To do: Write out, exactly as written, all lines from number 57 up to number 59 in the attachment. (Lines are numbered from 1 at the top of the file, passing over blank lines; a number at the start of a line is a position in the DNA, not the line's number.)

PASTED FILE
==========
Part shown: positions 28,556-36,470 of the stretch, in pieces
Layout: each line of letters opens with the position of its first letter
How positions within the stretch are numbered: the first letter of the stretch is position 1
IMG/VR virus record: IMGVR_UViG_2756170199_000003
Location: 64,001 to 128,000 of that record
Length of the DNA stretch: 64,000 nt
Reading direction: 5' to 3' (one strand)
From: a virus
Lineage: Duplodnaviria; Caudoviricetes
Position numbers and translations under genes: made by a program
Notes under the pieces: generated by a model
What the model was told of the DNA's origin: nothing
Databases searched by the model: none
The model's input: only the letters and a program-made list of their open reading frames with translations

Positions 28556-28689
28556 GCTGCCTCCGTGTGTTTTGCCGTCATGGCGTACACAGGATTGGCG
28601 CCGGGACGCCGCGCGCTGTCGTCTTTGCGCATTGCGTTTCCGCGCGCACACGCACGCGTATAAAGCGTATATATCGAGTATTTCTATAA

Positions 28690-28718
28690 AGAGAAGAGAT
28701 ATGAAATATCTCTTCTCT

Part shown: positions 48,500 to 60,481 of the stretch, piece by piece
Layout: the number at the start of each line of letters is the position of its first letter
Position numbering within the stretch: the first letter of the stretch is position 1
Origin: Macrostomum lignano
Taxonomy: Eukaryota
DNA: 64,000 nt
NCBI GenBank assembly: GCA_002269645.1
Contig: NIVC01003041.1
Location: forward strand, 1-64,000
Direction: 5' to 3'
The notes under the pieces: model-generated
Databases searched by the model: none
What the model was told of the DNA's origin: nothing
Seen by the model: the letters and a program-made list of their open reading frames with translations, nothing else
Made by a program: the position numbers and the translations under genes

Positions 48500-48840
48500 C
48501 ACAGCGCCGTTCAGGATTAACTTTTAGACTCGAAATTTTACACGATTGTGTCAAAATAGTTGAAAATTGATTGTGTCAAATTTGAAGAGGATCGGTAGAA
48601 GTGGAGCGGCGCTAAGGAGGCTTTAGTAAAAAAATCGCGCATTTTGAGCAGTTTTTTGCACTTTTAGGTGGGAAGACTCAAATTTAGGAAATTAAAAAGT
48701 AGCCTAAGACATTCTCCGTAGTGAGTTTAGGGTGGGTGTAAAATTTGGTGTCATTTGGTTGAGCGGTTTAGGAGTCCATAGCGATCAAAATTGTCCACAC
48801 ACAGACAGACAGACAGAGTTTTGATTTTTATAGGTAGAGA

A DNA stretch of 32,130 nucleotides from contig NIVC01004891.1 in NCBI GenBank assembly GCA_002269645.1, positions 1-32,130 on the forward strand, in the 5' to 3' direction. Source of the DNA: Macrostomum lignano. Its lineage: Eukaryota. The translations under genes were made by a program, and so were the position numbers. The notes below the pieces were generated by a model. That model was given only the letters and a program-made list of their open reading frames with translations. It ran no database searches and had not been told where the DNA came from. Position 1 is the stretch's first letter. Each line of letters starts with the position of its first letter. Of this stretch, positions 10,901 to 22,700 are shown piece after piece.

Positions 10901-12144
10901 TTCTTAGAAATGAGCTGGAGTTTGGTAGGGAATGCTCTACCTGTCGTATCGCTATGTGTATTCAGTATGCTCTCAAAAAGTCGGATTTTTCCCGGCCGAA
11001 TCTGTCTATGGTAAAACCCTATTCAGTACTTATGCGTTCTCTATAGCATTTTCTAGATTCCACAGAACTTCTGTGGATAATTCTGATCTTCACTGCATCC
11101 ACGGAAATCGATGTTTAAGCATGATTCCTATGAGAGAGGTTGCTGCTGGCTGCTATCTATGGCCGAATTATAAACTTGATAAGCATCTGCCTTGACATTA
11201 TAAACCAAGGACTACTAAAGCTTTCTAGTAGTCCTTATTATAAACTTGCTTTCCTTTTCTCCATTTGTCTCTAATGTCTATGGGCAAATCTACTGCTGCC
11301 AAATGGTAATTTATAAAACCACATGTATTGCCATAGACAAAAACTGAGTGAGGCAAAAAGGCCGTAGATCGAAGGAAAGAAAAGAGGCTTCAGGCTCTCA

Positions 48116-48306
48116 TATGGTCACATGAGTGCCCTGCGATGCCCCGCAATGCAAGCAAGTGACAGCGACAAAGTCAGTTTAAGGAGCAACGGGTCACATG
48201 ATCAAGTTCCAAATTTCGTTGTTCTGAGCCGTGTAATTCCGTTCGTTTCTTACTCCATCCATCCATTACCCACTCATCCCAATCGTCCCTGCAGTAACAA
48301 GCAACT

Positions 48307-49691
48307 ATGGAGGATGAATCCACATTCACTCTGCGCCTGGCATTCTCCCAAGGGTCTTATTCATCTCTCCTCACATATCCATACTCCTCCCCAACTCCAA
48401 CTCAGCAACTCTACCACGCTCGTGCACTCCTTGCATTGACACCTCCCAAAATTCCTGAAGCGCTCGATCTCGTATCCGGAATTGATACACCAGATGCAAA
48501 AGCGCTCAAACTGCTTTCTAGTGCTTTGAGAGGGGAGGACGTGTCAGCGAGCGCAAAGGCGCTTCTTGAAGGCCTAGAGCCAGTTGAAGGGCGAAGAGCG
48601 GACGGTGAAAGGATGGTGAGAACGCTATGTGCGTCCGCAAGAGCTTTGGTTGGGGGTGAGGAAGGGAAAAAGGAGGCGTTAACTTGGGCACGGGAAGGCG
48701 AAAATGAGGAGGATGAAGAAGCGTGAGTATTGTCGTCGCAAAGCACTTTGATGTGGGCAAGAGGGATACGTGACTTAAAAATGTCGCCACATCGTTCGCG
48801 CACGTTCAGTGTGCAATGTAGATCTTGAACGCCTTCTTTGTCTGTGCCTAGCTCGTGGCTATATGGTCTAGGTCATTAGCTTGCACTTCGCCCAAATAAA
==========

48601 GACGGTGAAAGGATGGTGAGAACGCTATGTGCGTCCGCAAGAGCTTTGGTTGGGGGTGAGGAAGGGAAAAAGGAGGCGTTAACTTGGGCACGGGAAGGCG
48701 AAAATGAGGAGGATGAAGAAGCGTGAGTATTGTCGTCGCAAAGCACTTTGATGTGGGCAAGAGGGATACGTGACTTAAAAATGTCGCCACATCGTTCGCG
48801 CACGTTCAGTGTGCAATGTAGATCTTGAACGCCTTCTTTGTCTGTGCCTAGCTCGTGGCTATATGGTCTAGGTCATTAGCTTGCACTTCGCCCAAATAAA